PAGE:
What did you struggle with most in high school? Academics, family dynamics, maybe even bullying? Students today deal with many of the same problems – and they have something to say about it.
Through Adobe Youth Voices (AYV) students from around the world create digital media projects about issues that matter to them most. Last week, we unveiled this year’s AYV Award winners across seven categories, from photo essays to music videos to poetry. Over the next seven weeks, we’ll be featuring the winners of each category – starting today with the winning Documentary submissions.
The 1st place winner of our Documentary category is Brandon Charlton and Kennedy Houston’s video, Victim. Inspired by a friend’s devastating struggle, Victim examines the effects of bullying through the individual stories and interviews of those personally affected, from students, to parents, to school counselors.
Brandon and Kennedy are a great example of how creating awareness can help improve the lives others. Students have already opened up to them about their own struggles, helping them form closer, more meaningful relationships with each other and with their fellow students. “If you’re being bullied, don’t let it bring you down,” says Brandon. “Keep pushing – it shows you have heart and the potential to do whatever you want in life.”
One third of students report being bullied at school, and 77% of those bullied experience psychological or verbal abuse. Learn more about bullying is and what you can do to help at stopbullying.gov.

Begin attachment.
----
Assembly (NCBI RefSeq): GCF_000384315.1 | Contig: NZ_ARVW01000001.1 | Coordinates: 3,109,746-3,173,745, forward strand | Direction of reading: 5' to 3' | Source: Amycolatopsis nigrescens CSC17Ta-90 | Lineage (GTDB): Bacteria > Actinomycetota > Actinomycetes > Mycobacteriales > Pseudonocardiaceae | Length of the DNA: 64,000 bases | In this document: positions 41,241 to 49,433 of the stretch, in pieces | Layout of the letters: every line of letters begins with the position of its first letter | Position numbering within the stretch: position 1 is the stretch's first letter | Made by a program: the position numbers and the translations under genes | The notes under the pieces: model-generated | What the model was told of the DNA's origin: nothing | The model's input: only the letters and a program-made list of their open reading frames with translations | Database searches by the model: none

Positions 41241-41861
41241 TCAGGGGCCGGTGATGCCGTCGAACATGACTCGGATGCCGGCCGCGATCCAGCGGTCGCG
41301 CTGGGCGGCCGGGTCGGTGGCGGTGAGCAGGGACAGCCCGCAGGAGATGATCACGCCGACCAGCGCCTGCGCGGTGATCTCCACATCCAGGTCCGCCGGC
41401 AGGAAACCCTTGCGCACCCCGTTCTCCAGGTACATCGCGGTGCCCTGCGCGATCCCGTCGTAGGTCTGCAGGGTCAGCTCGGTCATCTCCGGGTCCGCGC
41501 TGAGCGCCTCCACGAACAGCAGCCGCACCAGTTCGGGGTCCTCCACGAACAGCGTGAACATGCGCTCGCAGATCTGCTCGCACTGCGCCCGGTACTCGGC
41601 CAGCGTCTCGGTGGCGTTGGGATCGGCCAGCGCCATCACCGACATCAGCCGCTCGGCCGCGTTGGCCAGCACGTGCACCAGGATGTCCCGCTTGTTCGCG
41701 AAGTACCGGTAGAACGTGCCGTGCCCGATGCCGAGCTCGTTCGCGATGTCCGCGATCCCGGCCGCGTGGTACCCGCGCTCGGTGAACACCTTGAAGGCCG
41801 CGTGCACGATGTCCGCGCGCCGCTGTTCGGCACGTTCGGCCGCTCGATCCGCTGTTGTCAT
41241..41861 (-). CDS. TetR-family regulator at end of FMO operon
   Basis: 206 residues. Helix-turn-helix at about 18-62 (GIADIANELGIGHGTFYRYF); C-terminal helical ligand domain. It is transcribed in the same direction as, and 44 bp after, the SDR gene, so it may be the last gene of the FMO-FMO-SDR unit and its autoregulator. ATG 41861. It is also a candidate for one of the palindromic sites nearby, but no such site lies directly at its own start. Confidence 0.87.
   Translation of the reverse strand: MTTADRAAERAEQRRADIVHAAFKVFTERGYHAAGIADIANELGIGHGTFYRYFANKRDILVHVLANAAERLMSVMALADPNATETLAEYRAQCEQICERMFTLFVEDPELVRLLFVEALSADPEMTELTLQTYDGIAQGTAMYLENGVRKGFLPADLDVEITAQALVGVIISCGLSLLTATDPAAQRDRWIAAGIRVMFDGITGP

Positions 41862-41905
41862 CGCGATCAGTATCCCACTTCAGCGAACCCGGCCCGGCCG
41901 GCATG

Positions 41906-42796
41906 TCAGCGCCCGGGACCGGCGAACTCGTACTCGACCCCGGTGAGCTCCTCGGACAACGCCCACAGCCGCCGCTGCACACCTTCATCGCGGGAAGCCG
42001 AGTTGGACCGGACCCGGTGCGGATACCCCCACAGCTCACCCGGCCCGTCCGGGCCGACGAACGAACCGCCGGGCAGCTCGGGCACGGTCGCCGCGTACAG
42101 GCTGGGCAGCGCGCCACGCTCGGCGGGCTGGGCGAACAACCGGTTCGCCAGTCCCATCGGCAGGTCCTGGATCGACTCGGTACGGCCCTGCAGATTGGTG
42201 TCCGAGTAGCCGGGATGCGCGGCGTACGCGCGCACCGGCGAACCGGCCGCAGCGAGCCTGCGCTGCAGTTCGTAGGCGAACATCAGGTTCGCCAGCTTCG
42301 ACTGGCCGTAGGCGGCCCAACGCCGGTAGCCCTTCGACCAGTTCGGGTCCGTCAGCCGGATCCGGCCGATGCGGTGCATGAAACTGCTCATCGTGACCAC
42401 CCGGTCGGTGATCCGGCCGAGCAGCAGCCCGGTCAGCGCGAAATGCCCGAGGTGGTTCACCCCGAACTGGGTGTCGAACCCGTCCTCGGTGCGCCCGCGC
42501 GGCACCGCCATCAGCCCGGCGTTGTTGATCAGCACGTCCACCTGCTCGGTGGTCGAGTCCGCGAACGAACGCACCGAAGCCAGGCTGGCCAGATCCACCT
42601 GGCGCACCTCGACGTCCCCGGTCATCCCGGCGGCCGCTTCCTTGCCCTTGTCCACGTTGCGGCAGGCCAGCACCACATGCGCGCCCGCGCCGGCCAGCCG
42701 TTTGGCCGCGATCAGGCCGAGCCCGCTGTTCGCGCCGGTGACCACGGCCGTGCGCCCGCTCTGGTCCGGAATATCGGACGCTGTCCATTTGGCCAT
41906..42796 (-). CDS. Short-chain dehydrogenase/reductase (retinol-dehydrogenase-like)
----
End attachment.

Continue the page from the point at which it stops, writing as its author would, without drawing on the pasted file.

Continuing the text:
Human trafficking is a form of modern-day slavery where people profit from the control and exploitation of others. When Rebecca Dharmapalan and Zoe Yi learned that the Bay Area is one of America’s top markets for human trafficking, they wanted to learn more about the issue and how they could help prevent it. This powerful video, also submitted to the 2013 Girls Impact the World Film Festival, includes thought provoking interviews with Holly Joshi, Oakland Police Sergeant, and Nancy O’Malley, Oakland District Attorney. Rebecca has since become the chair of the Oakland Youth Commission to help further combat this issue and is attending UC Berkeley in the fall to conduct human trafficking research. Zoe is attending NYU to pursue film and television, where she plans to continue to produce films that convey a meaningful mission and educate audiences.
To learn more about human trafficking or report an incident, visit the National Human Traffic Resource Center.
14 year-olds Ziyang Ding and Tianyao Xu took a deeper look at the increase of materiality in society and the erosion of morality that has accompanied it. Just like a building needs a strong foundation to survive, so does humanity. “We believe,” say Ziyang and Tianyao, “We will once again be able to support the building of the spirit.”
These three projects present a compelling look into bullying, slavery, and the human spirit, but there are many more amazing projects to see: View all of the AYV winners here.
Patricia Cogley is senior program manager, Adobe Youth Voices.